I checked my Lotto numbers this morning and saw zip. Bombed again. But just now I got an email to say I had a winning ticket. Ooer! Yes, folks, $14.60! It's credited to my account so I'll use it next time I renew my sub, which is every fortnight.

Beeb time: Thirty US troops, said to be mostly special forces, have been killed, reportedly when a Taliban rocket downed their helicopter in east Afghanistan. Seven Afghan commandos and a civilian interpreter were also on the Chinook, officials say. US sources say the special forces were from the Navy Seal unit which killed Osama Bin Laden, but are "unlikely" to be the same personnel. This is the largest single US loss of life in the Afghan conflict. Oh, dear. That's terrible. So now I expect to hear cries of "bring our troops back home". But I would rather hear cries of "let's go get those Taliban bastards". Petrol bombs have been thrown at police and two patrol cars, a bus and buildings have been set on fire in a disturbance in Tottenham, north London. The incident began after a protest over the fatal shooting of a young man by police on Thursday turned violent. About 300 people have gathered outside the police station on the High Road. Members of the community had taken to the streets to demand "justice" after the shooting of 29-year-old father-of-four Mark Duggan. Often, protests are an excuse for hooligans to vent their spleens, and this incident sounds like one of those to me. The ringleader of the US military guards who photographed their abuse of suspected Iraqi insurgents at Baghdad's Abu Ghraib prison has been released. Charles Graner served more than six-and-a-half years of a 10-year sentence, army officials said. Graner, a former US Army Reserve specialist, was convicted of leading his six-member team in the sexual humiliation of naked prisoners. Images of the acts emerged in 2004, sparking international outrage. And I was one of those outraged. China has scolded the US over its "addiction to debt" after rating agency Standard & Poor's downgraded the US' top-notch AAA rating to AA+. State news agency Xinhua said unless the US cut its "gigantic military expenditure and bloated welfare costs," another downgrade would be inevitable. But other countries, such as Australia, France and Japan, said they retained their faith in US bonds. Fact is, Oz would now be in Japanese hands if it weren't for America's "gigantic military expenditure" during WWII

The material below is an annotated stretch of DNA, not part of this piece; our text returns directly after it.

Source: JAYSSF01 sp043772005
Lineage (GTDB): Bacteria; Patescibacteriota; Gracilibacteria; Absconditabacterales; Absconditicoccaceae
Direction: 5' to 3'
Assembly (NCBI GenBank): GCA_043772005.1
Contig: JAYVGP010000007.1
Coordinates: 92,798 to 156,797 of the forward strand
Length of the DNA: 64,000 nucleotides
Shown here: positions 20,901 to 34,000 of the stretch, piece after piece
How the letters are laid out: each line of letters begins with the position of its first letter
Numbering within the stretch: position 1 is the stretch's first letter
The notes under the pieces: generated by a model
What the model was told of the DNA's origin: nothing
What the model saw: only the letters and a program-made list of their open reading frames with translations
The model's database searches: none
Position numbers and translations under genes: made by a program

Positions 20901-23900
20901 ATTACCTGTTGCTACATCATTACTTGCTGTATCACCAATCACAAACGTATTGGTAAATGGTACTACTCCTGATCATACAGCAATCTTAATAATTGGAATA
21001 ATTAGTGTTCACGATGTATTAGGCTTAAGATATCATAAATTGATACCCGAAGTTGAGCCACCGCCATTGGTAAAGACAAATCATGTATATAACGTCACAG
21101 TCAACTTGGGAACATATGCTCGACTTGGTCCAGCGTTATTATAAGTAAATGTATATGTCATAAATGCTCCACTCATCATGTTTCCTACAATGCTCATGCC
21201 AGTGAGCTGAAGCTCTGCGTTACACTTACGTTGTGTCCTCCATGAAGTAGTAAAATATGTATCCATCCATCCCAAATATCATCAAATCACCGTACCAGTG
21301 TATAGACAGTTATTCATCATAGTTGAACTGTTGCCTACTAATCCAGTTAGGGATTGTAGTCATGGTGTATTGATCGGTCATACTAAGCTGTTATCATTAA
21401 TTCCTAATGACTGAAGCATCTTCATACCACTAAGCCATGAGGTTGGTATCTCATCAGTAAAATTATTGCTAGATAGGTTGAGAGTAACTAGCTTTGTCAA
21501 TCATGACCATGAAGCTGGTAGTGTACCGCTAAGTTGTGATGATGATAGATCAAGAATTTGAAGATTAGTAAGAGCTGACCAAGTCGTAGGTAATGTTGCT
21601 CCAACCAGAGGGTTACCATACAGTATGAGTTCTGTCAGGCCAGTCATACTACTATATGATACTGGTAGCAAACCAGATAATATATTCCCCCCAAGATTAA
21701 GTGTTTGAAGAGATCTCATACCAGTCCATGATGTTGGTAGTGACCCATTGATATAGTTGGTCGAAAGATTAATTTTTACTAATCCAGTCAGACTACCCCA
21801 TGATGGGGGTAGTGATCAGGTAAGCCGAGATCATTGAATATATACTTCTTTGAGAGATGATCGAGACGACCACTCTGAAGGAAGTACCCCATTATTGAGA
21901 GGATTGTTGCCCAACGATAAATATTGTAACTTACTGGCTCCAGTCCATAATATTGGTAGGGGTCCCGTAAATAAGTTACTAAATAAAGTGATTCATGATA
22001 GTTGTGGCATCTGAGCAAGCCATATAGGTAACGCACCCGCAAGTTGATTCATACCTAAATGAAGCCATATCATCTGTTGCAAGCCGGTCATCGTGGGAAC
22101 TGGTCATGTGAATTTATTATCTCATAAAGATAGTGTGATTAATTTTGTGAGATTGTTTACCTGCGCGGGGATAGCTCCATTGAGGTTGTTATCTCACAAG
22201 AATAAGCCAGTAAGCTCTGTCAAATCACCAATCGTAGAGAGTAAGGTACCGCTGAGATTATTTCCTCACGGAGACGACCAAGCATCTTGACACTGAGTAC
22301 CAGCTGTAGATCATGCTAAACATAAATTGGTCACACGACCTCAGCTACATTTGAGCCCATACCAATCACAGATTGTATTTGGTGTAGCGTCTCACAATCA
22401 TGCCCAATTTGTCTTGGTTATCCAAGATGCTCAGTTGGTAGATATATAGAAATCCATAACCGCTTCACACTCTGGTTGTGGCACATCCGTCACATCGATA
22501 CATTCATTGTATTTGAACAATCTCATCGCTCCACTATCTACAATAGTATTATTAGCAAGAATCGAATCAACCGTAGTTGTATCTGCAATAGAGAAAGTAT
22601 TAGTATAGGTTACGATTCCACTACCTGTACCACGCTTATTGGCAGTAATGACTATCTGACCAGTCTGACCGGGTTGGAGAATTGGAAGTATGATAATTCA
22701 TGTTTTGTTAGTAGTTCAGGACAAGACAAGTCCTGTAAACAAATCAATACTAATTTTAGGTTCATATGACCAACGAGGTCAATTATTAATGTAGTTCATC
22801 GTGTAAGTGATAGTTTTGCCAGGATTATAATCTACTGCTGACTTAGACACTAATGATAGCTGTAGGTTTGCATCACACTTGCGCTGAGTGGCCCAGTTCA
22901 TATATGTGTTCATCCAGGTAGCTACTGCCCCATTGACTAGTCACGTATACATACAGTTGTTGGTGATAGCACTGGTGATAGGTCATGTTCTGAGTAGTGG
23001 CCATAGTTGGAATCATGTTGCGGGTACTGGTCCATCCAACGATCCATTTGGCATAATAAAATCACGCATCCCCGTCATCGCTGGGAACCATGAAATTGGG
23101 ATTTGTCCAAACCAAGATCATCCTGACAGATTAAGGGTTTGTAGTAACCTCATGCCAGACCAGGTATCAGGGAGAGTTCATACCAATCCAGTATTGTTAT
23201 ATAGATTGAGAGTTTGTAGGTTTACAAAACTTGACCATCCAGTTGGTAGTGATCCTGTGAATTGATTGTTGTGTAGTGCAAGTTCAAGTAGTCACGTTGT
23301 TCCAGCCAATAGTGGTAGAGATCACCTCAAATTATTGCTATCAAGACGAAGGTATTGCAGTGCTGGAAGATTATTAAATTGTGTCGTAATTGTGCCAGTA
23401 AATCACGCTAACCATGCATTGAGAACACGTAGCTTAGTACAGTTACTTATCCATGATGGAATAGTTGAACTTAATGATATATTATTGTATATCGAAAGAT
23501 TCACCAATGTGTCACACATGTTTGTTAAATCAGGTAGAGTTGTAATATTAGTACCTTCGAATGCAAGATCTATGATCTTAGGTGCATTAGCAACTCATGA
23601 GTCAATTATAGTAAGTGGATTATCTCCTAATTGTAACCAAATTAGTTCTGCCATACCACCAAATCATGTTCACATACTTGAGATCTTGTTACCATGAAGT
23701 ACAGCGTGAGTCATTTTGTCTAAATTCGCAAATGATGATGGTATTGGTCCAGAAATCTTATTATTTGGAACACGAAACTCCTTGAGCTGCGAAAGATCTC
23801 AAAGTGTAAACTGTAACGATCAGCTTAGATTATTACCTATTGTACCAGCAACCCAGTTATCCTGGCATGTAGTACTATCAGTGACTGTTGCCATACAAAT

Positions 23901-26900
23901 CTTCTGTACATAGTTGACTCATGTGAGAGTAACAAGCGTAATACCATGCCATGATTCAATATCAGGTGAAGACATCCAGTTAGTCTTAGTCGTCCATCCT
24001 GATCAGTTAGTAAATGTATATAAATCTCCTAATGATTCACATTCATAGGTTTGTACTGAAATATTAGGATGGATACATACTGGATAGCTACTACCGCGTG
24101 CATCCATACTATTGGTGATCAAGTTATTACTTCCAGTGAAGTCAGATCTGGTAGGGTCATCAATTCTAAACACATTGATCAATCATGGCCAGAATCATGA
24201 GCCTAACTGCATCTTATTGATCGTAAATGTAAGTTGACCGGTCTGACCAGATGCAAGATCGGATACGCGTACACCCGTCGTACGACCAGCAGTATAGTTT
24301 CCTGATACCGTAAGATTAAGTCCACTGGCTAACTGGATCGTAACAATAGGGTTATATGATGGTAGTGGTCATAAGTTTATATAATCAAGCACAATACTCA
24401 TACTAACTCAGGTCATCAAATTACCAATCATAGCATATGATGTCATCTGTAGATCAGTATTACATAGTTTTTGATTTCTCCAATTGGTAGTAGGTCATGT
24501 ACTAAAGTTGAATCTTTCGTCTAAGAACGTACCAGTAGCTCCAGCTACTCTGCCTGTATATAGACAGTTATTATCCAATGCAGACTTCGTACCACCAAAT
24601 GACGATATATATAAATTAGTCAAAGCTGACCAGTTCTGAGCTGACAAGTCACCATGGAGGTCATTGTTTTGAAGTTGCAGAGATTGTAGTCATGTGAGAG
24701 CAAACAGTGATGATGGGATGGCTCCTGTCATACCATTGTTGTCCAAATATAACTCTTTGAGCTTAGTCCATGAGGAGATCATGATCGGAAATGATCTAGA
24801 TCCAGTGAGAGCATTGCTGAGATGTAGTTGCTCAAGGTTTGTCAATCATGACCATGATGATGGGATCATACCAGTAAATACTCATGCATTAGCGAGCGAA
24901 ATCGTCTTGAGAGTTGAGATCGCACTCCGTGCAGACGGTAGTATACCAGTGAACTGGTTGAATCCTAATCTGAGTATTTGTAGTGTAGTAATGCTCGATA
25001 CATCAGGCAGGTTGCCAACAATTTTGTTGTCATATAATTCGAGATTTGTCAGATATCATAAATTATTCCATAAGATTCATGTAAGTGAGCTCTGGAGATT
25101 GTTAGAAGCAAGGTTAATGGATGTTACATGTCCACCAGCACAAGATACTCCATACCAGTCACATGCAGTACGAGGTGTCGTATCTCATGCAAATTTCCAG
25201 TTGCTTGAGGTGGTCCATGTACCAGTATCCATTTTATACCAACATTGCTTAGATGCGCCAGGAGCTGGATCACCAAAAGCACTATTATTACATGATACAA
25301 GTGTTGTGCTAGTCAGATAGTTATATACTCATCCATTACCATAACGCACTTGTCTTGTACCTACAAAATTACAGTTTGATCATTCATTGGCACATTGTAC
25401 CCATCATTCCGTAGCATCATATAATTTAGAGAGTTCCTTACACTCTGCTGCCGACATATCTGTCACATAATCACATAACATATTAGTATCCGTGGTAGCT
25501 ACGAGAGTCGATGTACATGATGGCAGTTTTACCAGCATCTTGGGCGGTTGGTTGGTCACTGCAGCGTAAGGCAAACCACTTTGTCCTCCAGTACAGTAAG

Back from my little walkies again before it rains, which is predicted. There was a time as a kid that I was first off the train and up the station stairs two at a time often beating the ticket collector to his booth. I never went up stairs one at a time. NEVER! Now I'm struggling to get up the local hill hehe. But I will persist until I can walk several miles without a prob. And I'd like to get back into riding my bike.

Now you see that pic of Lakemba station? Just below that platform 1 sign is where I used to meet my mate Ron Thompson every morning to catch the 8:02 into the city. I thought he was totally scrumptious hehe. I was 18 at the time and I think he was a year younger. But I was totally captivated and besotted. Nothing naughty ever happened though. No, no, no. We were both far too innocent for anything like that. We each had a girlfriend. Ron and I would sit in the front seat of my car, while the girls were relegated to the back. And after the night's outing, I would drive the girls home and leave Ron till last. Then I'd park outside his house and turn off the engine, and we'd sit there chatting away till it was time for me to go home. How romantic. Yes... the follies of youth.